We have all heard classmates and well-meaning friends offer advice about how to take a test. For example, some people might say, “Choose answer ‘C’ when in doubt,” or, “Never pick the same letter answer twice in a row.” Still others will explain that there are “secrets” to the test that only those in the know will be able to exploit, which makes it difficult, if not impossible, for anyone else to make a passing grade. It is enough to make you feel like you have no hope of succeeding in the task you have set for yourself.
The fact is, none of these myths are true. The only real secret to passing a standardized test is to study and practice. Unfortunately, this truth does not make the comments of friends and classmates any easier to ignore, and too often their ideas contribute to test anxiety. So what are some good ways to keep these well-meaning friends from causing the test anxiety that is likely to interfere with your ability to pass the test?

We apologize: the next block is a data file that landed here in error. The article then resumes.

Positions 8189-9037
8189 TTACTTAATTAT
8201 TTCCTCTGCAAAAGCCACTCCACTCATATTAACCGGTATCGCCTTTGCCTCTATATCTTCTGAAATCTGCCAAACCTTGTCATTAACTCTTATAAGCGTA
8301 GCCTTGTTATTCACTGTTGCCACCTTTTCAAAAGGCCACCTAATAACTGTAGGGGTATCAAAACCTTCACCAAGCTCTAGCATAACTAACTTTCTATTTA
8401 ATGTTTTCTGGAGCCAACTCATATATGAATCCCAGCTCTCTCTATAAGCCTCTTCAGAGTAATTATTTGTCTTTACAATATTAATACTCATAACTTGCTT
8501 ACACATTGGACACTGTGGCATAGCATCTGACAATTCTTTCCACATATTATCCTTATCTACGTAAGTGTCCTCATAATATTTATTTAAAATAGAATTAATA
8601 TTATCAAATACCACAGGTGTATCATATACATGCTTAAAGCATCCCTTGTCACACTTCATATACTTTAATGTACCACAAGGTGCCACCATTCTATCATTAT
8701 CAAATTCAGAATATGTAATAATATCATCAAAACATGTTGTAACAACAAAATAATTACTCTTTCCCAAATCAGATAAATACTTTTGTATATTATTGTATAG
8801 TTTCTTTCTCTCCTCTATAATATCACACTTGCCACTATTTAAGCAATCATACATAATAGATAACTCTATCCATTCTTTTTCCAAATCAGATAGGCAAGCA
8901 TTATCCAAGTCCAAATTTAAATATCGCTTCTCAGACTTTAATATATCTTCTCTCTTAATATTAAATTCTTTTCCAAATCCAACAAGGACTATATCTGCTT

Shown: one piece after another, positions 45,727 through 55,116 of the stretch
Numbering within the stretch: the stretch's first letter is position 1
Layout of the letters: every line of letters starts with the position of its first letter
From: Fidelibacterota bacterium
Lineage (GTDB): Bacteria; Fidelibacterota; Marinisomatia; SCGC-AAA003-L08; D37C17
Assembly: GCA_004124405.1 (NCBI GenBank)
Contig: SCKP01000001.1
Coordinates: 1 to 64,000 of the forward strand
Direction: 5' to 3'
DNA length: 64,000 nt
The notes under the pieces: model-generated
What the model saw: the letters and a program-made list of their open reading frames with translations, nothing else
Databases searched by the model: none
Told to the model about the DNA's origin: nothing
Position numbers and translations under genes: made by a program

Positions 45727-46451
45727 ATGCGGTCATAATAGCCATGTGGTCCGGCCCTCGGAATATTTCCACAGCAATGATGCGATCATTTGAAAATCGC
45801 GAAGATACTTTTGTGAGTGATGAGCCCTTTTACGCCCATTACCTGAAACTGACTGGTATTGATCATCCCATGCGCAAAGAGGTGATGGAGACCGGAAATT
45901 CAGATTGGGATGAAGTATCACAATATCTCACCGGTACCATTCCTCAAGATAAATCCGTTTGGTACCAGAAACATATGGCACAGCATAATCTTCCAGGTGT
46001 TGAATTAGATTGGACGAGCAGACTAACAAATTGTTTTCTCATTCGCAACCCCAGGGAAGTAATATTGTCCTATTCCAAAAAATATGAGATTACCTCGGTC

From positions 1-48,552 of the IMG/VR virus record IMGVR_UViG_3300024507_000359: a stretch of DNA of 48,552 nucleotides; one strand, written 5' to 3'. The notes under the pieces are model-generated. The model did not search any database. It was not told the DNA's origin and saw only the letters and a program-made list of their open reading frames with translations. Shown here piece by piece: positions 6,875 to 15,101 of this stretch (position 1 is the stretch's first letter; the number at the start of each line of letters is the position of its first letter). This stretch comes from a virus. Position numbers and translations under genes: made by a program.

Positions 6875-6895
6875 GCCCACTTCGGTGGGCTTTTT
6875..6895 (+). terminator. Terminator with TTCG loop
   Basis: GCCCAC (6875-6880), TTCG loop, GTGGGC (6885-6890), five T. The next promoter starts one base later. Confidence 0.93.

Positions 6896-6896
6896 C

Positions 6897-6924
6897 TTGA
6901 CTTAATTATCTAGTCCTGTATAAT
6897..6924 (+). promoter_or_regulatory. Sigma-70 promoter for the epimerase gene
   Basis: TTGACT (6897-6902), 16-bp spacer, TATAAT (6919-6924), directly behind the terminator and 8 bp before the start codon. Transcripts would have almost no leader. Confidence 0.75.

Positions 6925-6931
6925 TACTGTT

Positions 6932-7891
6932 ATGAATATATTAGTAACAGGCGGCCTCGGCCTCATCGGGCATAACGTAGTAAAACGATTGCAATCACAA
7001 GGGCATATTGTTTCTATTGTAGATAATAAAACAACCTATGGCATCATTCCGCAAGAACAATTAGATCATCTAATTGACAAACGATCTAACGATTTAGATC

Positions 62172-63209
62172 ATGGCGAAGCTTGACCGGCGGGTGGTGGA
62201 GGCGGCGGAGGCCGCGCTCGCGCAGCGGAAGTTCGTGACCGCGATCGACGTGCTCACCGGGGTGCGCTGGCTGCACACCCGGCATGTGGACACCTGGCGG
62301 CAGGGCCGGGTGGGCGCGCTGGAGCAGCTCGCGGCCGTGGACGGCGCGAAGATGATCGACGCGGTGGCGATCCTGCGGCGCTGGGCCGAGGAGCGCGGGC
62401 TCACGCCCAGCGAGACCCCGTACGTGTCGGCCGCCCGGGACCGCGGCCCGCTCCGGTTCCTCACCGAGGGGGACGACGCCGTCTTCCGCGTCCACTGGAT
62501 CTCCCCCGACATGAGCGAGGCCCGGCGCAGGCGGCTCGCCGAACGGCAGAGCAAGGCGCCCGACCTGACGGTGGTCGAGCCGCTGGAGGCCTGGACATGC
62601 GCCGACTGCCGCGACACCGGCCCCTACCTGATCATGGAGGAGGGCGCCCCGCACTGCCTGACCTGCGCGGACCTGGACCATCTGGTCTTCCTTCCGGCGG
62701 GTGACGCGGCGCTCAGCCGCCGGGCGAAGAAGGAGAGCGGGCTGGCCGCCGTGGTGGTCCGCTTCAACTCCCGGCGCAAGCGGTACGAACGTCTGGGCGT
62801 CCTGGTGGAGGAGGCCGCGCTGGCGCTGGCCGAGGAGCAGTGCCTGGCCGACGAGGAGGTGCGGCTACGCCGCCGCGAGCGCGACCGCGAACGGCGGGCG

Do Not Take All Advice Seriously
Everyone likes to give advice, but only a few people are truly qualified to do so. Try not to take everyone seriously. Friends who have taken the test before will have had a completely different experience than you will have. Their advice, then, should be taken with a grain of salt. Your experience with the test will be unique. Relying too much on the experience of others could lead you to worry if you feel differently about the test than they did. This kind of worry is likely to trigger unwanted test anxiety.
Your Instructor as a Resource
If you have specific concerns about the content of the test or your ability to do well on the exam, discuss these concerns with your instructor. He or she will be able to help you focus on the topics that are most likely to be covered on the exam and can provide study tips and advice. You might even mention your difficulties with test anxiety. Teachers want their students to do well, so your instructor just might be your best ally in your battle with test anxiety.